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Forgiveness and Compassion
Merry: I am wondering if the Vedanta teachings say anything about forgiveness.
My main spiritual study to date has been A Course in Miracles, and I expected that it would appeal and it still does because I am used to Christian terminology, having been raised an Irish Roman Catholic.
I think a word like “compassion” possibly comes closest to forgiveness.
Daniel: Nice to hear from you, Merry.
Forgiveness is compassion, and compassion is forgiveness. Actually, compassion is your nature as the limitless self, the recognition that everything and everyone is you. But this understanding is from the view point of awareness, your true nature, not from Merry’s angle. We can explore this in another conversation, if you wish.
The field of existence has certain rules, or dharmas, that operate the same way for everyone. How each individual interprets these dharmas depends on several things: the nature they are born with (their conditioning, or vasana load), their karma, or life situation, and their level of self-knowledge. To live a happy life and to have peace of mind, one needs to do what is right, or dharmic, for you. Non-injury is the highest dharmic value, to yourself primarily, and to others. Non-forgiveness harms Merry.
Forgiveness is not about saying that what someone does is right – or wrong. It is about freeing Merry from the burden of carrying the unforgiveness which will bind her to suffering. Her forgiveness or unforgiveness does not change the nature of whatever happened; whether you forgive or not does not affect the other person. It affects Merry.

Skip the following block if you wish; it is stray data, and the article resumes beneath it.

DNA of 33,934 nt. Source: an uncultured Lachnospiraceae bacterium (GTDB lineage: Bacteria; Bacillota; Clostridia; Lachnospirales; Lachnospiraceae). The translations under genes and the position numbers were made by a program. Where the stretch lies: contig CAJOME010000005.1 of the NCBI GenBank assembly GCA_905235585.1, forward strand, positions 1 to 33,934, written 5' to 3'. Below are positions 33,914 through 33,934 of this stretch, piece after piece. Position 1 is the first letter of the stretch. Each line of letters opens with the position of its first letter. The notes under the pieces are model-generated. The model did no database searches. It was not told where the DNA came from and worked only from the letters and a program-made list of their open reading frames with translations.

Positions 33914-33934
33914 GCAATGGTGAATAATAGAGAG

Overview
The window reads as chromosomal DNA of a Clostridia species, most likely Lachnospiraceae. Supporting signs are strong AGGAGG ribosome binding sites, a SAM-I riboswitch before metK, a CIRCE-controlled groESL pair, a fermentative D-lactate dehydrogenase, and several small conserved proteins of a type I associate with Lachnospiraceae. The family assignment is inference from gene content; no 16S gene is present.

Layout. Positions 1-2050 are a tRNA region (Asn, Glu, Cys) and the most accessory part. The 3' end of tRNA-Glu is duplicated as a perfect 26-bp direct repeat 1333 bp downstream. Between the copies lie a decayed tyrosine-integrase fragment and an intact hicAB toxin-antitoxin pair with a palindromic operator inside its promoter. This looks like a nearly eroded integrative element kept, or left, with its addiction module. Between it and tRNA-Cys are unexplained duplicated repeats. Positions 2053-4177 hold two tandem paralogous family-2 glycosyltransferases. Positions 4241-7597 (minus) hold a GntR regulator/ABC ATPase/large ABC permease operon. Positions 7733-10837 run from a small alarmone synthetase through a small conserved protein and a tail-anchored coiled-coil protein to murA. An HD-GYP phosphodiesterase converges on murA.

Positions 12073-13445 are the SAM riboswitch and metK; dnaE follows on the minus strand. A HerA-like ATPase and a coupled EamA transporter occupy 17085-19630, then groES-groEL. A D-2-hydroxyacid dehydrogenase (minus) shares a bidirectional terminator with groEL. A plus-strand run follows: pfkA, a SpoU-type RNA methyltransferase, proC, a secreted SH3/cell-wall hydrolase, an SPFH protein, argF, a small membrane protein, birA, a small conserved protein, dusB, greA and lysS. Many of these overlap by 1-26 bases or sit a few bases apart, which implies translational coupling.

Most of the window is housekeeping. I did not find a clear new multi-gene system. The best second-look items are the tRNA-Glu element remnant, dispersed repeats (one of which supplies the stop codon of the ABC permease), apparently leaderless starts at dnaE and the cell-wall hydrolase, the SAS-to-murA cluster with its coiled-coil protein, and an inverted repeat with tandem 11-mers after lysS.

Do you want Merry to be free – or to suffer more? If you want to be free then forgive because you love Merry. Remember that people are the way they are for reasons they do not understand or know how to change. When ignorance rules the mind, people do awful things to themselves and others that cause untold suffering. If people under the spell of ignorance could be different, they would be. But they are trapped by their conditioning, by ignorance, and can only operate from their level of understanding and self-ignorance, or lack of self-awareness.
It is up to you. Forgiveness is freedom, it is self-love.
In addition to the above, I would also add that being firm (“tough love”) should not be seen as a weakness or a hindrance to one’s quality of forgiveness/compassion.
It’s common, especially in the spiritual marketplace, to want to live up to some saintly ideal or to think that one should not upset the feelings of others. This is nonsense. Direct speech and firm boundaries are core practices for an inquirer because they’re the solution to a peaceful mind, and only in a peaceful mind can self-knowledge be reflected, self-knowledge being liberation.
I hope this helps.